33. Licinio, J., P. Prolo, S. M. McCann, and M. L. Wong. 1999. Brain iNOS:
current understanding and clinical implications. Mol. Med. Today 5:225–232.
34. Licinio, J., and M. L. Wong. 1997. Pathways and mechanisms for cytokine
signaling of the central nervous system. J. Clin. Investig. 100:2941–2947.
35. Loddick, S. A., M. L. Wong, P. B. Bongiorno, P. W. Gold, J. Licinio, and N. J.
Rothwell. 1997. Endogenous interleukin-1 receptor antagonist is neuropro-
tective. Biochem. Biophys. Res. Commun. 234:211–215.
36. Lortholary, O., L. Improvisi, N. Rayhane, F. Gray, C. Fitting, J. M. Cavail-
lon, and F. Dromer. 1999. Cytokine profiles of AIDS patients are similar to
those of mice with disseminated Cryptococcus neoformans infection. Infect.
37. Lutz, J. E., K. V. Clemons, and D. A. Stevens. 2000. Enhancement of anti-
fungal chemotherapy by interferon-gamma in experimental systemic crypto-
coccosis. J. Antimicrob. Chemother. 46:437–442.
38. Monari, C., T. R. Kozel, A. Casadevall, D. Pietrella, B. Palazzetti, and A.
Vecchiarelli. 1999. B7 costimulatory ligand regulates development of the
T-cell response to Cryptococcus neoformans. Immunology 98:27–35.
39. Monari, C., C. Retini, B. Palazzetti, F. Bistoni, and A. Vecchiarelli. 1997.
Regulatory role of exogenous IL-10 in the development of immune response
versus Cryptococcus neoformans. Clin. Exp. Immunol. 109:242–247.
40. Murphy, J. W. 1998. Protective cell-mediated immunity against Cryptococcus
neoformans. Res. Immunol. 149:373–386.
41. Pietrella, D., R. Cherniak, C. Strappini, S. Perito, P. Mosci, F. Bistoni, and
A. Vecchiarelli. 2001. Role of mannoprotein in induction and regulation of
immunity to Cryptococcus neoformans. Infect. Immun. 69:2808–2814.
42. Polak, J., and S. V. Noorden. 1997. Introduction to immunocytochemistry,
2nd ed. Springer-Verlag, Inc., New York, N.Y.
43. Qureshi, M. H., T. Zhang, Y. Koguchi, K. Nakashima, H. Okamura, M.
Kurimoto, and K. Kawakami. 1999. Combined effects of IL-12 and IL-18 on
the clinical course and local cytokine production in murine pulmonary in-
fection with Cryptococcus neoformans. Eur. J. Immunol. 29:643–649.
44. Reiner, S. L., S. Zheng, D. B. Corry, and R. M. Locksley. 1993. Constructing
polycompetitor cDNAs for quantitative PCR. J. Immunol. Methods 165:37–
45. Retini, C., A. Vecchiarelli, C. Monari, F. Bistoni, and T. R. Kozel. 1998.
Encapsulation of Cryptococcus neoformans with glucuronoxylomannan inhib-
its the antigen-presenting capacity of monocytes. Infect. Immun. 66:664–669.
46. Retini, C., A. Vecchiarelli, C. Monari, C. Tascini, F. Bistoni, and T. R. Kozel.
1996. Capsular polysaccharide of Cryptococcus neoformans induces proin-
flammatory cytokine release by human neutrophils. Infect. Immun. 64:2897–
47. Romagnani, S. 1996. Th1 and Th2 in human diseases. Clin. Immunol. Im-
48. Stalder, A. K., A. Pagenstecher, N. C. Yu, C. Kincaid, C. S. Chiang, M. V.
Hobbs, F. E. Bloom, and I. L. Campbell. 1997. Lipopolysaccharide-induced
IL-12 expression in the central nervous system and cultured astrocytes and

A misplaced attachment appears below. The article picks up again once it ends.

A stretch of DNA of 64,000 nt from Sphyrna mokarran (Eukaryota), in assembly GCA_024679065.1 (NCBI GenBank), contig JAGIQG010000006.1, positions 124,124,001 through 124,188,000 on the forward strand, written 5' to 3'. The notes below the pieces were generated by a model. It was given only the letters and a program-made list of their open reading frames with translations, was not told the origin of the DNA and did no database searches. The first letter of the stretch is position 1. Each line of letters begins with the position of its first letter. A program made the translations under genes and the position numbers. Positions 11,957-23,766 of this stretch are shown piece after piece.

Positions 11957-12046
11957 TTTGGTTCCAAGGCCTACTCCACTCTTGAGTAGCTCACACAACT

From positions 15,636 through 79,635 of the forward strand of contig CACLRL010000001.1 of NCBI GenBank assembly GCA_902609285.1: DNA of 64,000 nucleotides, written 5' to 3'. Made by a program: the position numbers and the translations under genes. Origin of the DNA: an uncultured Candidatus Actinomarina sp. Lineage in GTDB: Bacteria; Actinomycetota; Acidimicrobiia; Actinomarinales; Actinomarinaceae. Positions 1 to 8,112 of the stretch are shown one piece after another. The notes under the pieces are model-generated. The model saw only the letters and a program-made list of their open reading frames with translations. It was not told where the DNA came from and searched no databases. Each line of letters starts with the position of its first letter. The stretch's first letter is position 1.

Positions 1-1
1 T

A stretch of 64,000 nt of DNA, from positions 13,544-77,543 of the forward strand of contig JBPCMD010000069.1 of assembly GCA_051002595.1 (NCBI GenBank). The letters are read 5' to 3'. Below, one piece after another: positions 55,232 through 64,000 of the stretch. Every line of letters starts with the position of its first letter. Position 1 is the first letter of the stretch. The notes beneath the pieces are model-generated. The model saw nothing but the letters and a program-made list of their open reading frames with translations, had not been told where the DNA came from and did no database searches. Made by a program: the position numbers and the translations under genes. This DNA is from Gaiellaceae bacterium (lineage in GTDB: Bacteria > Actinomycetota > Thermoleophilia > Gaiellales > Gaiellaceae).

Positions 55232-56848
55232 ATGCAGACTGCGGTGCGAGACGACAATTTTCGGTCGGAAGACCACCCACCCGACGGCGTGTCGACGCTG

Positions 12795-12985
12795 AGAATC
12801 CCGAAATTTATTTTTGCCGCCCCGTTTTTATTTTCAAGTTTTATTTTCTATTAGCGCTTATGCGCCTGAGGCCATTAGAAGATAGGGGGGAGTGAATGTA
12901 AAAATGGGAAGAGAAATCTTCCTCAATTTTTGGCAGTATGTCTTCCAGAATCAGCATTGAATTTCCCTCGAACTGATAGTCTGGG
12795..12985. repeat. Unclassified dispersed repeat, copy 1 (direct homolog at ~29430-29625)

microglia. J. Immunol. 159:1344–1351.
49. Stevens, D. A., T. J. Walsh, F. Bistoni, E. Cenci, K. V. Clemons, G. Del Sero,
C. Fe d’Ostiani, B. J. Kullberg, A. Mencacci, E. Roilides, and L. Romani.
1998. Cytokines and mycoses. Med. Mycol. 36(Suppl. 1):174–182.
50. Suzuki, Y., S. Fujii, T. Tominaga, T. Yoshimoto, T. Akaike, H. Maeda, and
T. Yoshimura. 1999. Direct evidence of in vivo nitric oxide production and
inducible nitric oxide synthase mRNA expression in the brain of living rat
during experimental meningitis. J. Cereb. Blood Flow Metab. 19:1175–1178.
51. Turka, L. A., R. E. Goodman, J. L. Rutkowski, A. A. Sima, A. Merry, R. S.
Mitra, T. Wrone-Smith, G. Toews, R. M. Strieter, and B. J. Nickoloff. 1995.
Interleukin 12: a potential link between nerve cells and the immune response
in inflammatory disorders. Mol. Med. 1:690–699.
52. Vecchiarelli, A. 2000. Immunoregulation by capsular components of Crypto-
coccus neoformans. Med. Mycol. 38:407–417.
53. Vecchiarelli, A., C. Retini, C. Monari, and A. Casadevall. 1998. Specific
antibody to Cryptococcus neoformans alters human leukocyte cytokine syn-
thesis and promotes T-cell proliferation. Infect. Immun. 66:1244–1247.
54. Vecchiarelli, A., C. Retini, C. Monari, C. Tascini, F. Bistoni, and T. R. Kozel.
1996. Purified capsular polysaccharide of Cryptococcus neoformans induces
interleukin-10 secretion by human monocytes. Infect. Immun. 64:2846–2849.
55. Vitkovic, L., J. Bockaert, and C. Jacque. 2000. “Inflammatory” cytokines:
neuromodulators in normal brain? J. Neurochem. 74:457–471.
56. Wolf, S. F., D. Sieburth, and J. Sypek. 1994. Interleukin 12: a key modulator
of immune function. Stem Cells 12:154–168.
57. Xiao, B. G., and H. Link. 1998. Immune regulation within the central ner-
vous system. J. Neurol. Sci. 157:1–12.
58. Zhou, N. M., P. Matthys, C. Polacek, P. Fiten, A. Sato, A. Billiau, and G.
Froyen. 1997. A competitive RT-PCR method for the quantitative analysis of
cytokine mRNAs in mouse tissues. Cytokine 9:212–218.
Editor: T. R. Kozel
VOL. 72, 2004 CYTOKINE AND iNOS EXPRESSION IN MENINGOENCEPHALITIS 2349